As Japan's male-dominated scientific establishment closed ranks, a young female researcher is readying to fight claims her ground-breaking stem cell study was fabricated, her lawyer has said.
Haruko Obokata, 30, was admitted to hospital on Monday because her "mental and physical condition is unstable," her lawyer Hideo Miki told reporters.
But an official at his office said she is still planning to hold a news conference on Wednesday.
The official added that Miki will file a formal complaint later Tuesday with the respected Riken Institute, which sponsored the study, and has since discredited the research behind it.
The complaint comprises a demand for reinvestigation of the issue and retraction of the probe's conclusion that her study was fabricated.
Obokata was feted by Japan's media after unveiling research that appeared to show a relatively simple way to convert adult cells into a kind of stem cell -- a cell that has the potential to become differentiated into the various specialised cells that make up the brain, heart, kidneys and other organs.
That could significantly boost the search for a ready supply of transplant tissues, offering much-needed progress in the battle against all manner of degenerative diseases.
A rash of magazine pieces and television shows celebrated a rare success for a young Japanese woman in a field largely dominated by middle-aged men.
Journalists played up Obokata's quirky feminine touches, including her shunning of the traditional white laboratory coat in favour of the kind of apron commonly worn by Japanese housewives.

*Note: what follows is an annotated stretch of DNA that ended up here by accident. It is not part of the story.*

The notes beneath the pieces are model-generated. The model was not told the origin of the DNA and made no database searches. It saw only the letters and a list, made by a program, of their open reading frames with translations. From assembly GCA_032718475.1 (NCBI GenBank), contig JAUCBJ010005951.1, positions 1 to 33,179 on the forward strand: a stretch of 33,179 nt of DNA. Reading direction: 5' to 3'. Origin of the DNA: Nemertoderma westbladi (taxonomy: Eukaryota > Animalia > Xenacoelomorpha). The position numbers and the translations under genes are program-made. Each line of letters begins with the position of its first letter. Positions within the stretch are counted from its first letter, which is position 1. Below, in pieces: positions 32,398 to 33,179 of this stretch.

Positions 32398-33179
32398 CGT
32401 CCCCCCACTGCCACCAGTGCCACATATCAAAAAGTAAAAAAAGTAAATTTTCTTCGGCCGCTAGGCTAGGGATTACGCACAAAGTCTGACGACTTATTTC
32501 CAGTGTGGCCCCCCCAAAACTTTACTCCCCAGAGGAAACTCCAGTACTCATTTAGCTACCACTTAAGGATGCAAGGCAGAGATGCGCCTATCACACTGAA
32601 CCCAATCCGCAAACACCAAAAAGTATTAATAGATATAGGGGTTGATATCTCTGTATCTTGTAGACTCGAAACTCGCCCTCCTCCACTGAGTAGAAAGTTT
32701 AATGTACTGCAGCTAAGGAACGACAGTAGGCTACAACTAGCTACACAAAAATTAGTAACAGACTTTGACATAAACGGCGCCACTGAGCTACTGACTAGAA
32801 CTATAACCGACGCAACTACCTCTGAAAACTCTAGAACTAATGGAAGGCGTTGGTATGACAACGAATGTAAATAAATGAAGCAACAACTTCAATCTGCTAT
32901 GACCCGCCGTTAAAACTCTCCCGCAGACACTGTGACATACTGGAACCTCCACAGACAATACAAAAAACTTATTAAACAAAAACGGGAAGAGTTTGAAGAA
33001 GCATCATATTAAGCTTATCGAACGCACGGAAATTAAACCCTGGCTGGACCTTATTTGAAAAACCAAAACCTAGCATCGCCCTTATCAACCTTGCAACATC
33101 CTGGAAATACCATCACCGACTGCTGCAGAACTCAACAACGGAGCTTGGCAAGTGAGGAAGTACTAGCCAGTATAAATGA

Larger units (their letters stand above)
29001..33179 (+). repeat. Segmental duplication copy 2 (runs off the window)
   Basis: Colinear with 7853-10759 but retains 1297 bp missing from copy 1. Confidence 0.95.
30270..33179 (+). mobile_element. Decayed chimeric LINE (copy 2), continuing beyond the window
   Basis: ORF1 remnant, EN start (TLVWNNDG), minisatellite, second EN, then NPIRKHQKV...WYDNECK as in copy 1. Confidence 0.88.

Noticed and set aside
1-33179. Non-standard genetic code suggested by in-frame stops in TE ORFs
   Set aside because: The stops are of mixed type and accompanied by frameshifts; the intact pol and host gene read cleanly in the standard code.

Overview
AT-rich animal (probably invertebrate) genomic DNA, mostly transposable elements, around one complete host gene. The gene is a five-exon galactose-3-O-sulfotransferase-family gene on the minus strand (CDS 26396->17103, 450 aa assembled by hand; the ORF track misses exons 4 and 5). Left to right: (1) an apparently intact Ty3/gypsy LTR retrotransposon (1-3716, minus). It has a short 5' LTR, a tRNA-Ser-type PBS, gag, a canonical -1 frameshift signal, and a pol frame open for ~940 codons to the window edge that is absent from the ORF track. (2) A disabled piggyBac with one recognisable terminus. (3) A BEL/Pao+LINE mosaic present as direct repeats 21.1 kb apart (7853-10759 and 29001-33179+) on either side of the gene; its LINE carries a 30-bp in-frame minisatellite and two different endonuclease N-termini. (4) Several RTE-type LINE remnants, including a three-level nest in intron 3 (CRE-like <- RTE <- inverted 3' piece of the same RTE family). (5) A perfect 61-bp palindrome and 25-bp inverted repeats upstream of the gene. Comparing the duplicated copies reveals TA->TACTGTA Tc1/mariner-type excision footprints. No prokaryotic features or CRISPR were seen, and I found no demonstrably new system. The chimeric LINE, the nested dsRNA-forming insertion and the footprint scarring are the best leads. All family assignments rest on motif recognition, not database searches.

But weeks after her team's research appeared, questions began to emerge over their methodology, with other scientists unable to repeat the experiments and claims that images used in public presentations were doctored.
Riken launched an inquiry into the credibility of the data used to support the paper, which was also published in the prestigious scientific journal Nature.
Last week Riken declared the study was flawed and that results had been confected.
This "amounts to phony research or fabrication" by Obokata, Shunsuke Ishii, head of Riken's probe committee told a press conference last week.
Riken institute head Ryoji Noyori, who jointly won the Nobel Prize for chemistry in 2001, said in a statement he will "rigorously punish relevant people after procedures in a disciplinary committee."
Observers suggest Obokata is likely to catch the worst of any punishment, with her mentors, who have apologised for "not offering enough support to young researchers", expected to receive no more than a slap on the wrist.
The case has raised questions over the alacrity with which the young woman appears to have been jettisoned by the scientific establishment, amid suspicions she has been made a scapegoat.
If her Wednesday press conference goes ahead, it would be Obokata's first public appearance since the furore erupted.